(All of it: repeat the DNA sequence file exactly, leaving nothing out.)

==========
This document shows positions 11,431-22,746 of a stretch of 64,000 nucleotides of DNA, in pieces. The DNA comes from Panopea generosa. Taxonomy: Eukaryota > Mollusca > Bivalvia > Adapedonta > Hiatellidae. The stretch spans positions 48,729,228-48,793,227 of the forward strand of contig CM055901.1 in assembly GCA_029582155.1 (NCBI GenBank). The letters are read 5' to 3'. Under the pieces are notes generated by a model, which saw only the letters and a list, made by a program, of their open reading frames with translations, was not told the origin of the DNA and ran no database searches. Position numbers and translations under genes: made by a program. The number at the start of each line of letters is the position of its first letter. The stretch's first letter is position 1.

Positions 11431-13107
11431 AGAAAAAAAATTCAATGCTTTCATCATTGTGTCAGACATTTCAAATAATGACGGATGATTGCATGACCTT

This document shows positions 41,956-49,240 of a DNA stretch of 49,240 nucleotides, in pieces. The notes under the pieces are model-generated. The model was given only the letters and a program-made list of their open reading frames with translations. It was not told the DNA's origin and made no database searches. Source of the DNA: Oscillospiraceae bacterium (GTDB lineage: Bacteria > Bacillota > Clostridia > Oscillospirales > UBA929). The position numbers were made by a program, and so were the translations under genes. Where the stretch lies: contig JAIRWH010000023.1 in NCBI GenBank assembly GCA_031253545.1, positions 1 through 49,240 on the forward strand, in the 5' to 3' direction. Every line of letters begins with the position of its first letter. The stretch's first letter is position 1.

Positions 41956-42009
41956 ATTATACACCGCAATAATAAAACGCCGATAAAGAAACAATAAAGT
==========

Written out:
This document shows positions 11,431-22,746 of a stretch of 64,000 nucleotides of DNA, in pieces. The DNA comes from Panopea generosa. Taxonomy: Eukaryota > Mollusca > Bivalvia > Adapedonta > Hiatellidae. The stretch spans positions 48,729,228-48,793,227 of the forward strand of contig CM055901.1 in assembly GCA_029582155.1 (NCBI GenBank). The letters are read 5' to 3'. Under the pieces are notes generated by a model, which saw only the letters and a list, made by a program, of their open reading frames with translations, was not told the origin of the DNA and ran no database searches. Position numbers and translations under genes: made by a program. The number at the start of each line of letters is the position of its first letter. The stretch's first letter is position 1.

Positions 11431-13107
11431 AGAAAAAAAATTCAATGCTTTCATCATTGTGTCAGACATTTCAAATAATGACGGATGATTGCATGACCTT

This document shows positions 41,956-49,240 of a DNA stretch of 49,240 nucleotides, in pieces. The notes under the pieces are model-generated. The model was given only the letters and a program-made list of their open reading frames with translations. It was not told the DNA's origin and made no database searches. Source of the DNA: Oscillospiraceae bacterium (GTDB lineage: Bacteria > Bacillota > Clostridia > Oscillospirales > UBA929). The position numbers were made by a program, and so were the translations under genes. Where the stretch lies: contig JAIRWH010000023.1 in NCBI GenBank assembly GCA_031253545.1, positions 1 through 49,240 on the forward strand, in the 5' to 3' direction. Every line of letters begins with the position of its first letter. The stretch's first letter is position 1.

Positions 41956-42009
41956 ATTATACACCGCAATAATAAAACGCCGATAAAGAAACAATAAAGT